Too often, many technical organizations have absolutely no business strategy when it comes to SharePoint. They simply have a small process added to their existing ones on how to request and create a SharePoint site. They may not even include any sort of governance around the site creation process, which can lead to a very large volume of site collections and eventually to a support issue.
There may be some basic conversation and education around the use of some of the larger concepts like site collections and Search in SharePoint. But the discussions of strategy can get very complicated. Because of this, many technical organizations simply decide to end their strategy at the site creation process. Instead, let’s start slow and with the basic key SharePoint features.
Who are your business clients? Are they the corporate technical team, your regional marketing team, or maybe the R&D team? As I stated earlier, SharePoint implementation is usually started by the infrastructure team and then it slowly trickles down into the business client population.
In some cases, your business clients will have already heard about SharePoint in a simpler context when they are considering some large-scale, key line-of-business application, which is where the second use of SharePoint usually starts. Without a clear business adoption strategy, it will be a very slow and arduous journey for the technical team to ensure that their SharePoint farm has the right amount of adoption and use.
In my case, most of the SharePoint sites that were already created when I was introduced to SharePoint were simply collaboration sites with large document libraries with very complicated and convoluted folder structures.
Some of the folder names were actually small sentences so that the team could understand exactly what types of documents were in the folder. There were no metadata tags, no content types, just simply documents sitting in folders.
The entire process of collaboration was the sharing of the actual documents. There was a single repository where everyone was able to share documents and that was the extent of the collaboration for the team. That is what the business client saw as the biggest value of SharePoint.
It’s no wonder that, when I started to speak with people at the business, their impression of SharePoint was unenthusiastic at best. Even some of my technical counterparts started to argue that we could save a great deal of cost if we simply purchased file shares to handle the files and the folder structures.
Many of the basic SharePoint features were simply not communicated properly to my business and to some extent even the technical team. They were sold on SharePoint as an amazing CMS tool with great possibilities to strengthen collaboration and innovation, yet the best we could come up with was file share.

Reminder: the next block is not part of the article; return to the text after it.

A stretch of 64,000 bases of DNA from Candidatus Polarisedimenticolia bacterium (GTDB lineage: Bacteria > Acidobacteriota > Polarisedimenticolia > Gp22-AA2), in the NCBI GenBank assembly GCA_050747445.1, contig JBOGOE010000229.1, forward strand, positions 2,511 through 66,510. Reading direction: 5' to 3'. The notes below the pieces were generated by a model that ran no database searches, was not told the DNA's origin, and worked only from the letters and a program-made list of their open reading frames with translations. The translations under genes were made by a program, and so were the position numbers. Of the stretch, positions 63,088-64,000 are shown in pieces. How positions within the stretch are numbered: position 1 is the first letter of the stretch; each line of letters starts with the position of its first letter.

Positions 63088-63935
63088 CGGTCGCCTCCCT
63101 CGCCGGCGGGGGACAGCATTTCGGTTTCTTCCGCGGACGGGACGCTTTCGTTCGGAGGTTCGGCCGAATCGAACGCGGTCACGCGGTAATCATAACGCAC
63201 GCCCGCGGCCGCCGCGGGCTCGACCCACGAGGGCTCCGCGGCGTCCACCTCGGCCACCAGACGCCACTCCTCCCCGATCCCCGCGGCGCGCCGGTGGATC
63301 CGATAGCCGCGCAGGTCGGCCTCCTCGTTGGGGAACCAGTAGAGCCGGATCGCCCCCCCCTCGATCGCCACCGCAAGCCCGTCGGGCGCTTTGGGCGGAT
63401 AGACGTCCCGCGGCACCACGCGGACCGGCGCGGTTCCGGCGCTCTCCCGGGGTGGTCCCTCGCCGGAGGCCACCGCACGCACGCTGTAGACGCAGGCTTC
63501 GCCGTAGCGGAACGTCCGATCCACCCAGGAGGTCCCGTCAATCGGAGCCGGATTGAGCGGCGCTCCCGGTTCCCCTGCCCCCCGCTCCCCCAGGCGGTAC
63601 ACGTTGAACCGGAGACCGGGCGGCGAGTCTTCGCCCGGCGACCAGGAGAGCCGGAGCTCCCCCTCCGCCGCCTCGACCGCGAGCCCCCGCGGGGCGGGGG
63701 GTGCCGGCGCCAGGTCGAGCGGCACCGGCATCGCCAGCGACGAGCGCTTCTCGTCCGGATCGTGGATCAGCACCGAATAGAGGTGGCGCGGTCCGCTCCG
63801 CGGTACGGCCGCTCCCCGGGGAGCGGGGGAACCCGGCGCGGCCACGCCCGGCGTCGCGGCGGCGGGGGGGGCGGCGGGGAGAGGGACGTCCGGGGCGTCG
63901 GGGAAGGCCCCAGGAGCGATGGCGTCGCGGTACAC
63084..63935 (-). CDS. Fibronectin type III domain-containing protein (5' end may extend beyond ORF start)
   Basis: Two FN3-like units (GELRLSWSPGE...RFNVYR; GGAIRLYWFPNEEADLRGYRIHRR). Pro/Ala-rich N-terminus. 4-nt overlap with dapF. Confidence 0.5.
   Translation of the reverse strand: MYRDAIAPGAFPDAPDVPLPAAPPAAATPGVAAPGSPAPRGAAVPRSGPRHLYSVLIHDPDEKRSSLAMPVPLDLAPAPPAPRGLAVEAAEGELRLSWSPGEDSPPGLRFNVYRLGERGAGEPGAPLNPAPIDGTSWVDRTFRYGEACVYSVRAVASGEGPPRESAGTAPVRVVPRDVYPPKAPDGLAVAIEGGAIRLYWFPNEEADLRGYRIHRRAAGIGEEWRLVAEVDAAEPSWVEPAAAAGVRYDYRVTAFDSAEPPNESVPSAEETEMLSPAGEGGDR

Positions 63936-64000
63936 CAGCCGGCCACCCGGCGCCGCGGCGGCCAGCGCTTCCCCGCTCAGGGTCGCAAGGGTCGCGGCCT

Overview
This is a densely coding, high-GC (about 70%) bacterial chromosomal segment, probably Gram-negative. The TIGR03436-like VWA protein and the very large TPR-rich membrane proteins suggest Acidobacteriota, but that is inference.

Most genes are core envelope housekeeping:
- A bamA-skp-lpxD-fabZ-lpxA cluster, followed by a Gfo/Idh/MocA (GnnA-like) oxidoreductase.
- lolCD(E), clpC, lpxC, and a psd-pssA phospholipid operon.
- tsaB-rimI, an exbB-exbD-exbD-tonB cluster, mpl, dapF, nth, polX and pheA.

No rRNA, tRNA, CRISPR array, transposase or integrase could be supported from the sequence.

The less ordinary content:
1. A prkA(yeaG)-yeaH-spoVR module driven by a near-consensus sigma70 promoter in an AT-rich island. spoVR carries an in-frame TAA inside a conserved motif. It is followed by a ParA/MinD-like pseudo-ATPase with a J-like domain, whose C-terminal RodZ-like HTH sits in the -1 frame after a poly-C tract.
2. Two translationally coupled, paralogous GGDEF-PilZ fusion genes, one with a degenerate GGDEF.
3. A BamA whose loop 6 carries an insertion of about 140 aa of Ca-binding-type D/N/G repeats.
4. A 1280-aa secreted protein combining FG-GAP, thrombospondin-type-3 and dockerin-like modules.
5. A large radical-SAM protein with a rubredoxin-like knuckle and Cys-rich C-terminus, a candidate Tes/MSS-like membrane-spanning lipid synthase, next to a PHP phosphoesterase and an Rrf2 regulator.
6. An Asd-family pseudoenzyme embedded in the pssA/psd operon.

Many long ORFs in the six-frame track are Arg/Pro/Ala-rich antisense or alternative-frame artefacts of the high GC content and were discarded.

During one of my first interviews within my business, I found out that the reason for some of the lengthy folder structures was to provide some level of structure for people to find certain files. The business was not even aware of the basic search capabilities of SharePoint, let alone following SharePoint best practices. I needed to find a way to engage my business clients so that they could not only utilize SharePoint in a more efficient manner but to also educate them on some of the real strengths of the platform.
Presenting a Better Business Case
Based on feedback from the above interviews with business clients, I realized that I would need to start all over with education. But based on the already large farm we currently had, how was I going to be able to “start over” when things were already moving forward?
Most of the sites were team collaboration sites with document libraries. So I decided to start with document libraries. I had one of my business clients agree to work with me and my team on restructuring their libraries in a manner that would allow them to minimize the folder structures while increasing the visibility of finding the right file that the user was looking for.
As we dug deeper into the structure of some of the sites, it became evident to me that the folder structures were actually data elements and groupings of the various types of files that the team was collaborating on. So I decided to start with a very basic—yet powerful—feature of SharePoint: Metadata tags.
I have always felt that one of the most powerful ways of educating any client on a technology was to simply develop some sort of POC. The issue with POCs is that they do have a cost impact. You have to be careful not to fully develop an application to only have the business decide it is not what they want.
In my case, the cost was minimal, but the value was potentially huge. I decided to take multiple document libraries, each of which had 20 or more separate folders, and recreate it as one document library with metadata and content types. Rather than try to explain content types, it was easier to showcase how using a content type could not only add to the data structure but also allow them to properly govern the additional metadata associated with a file.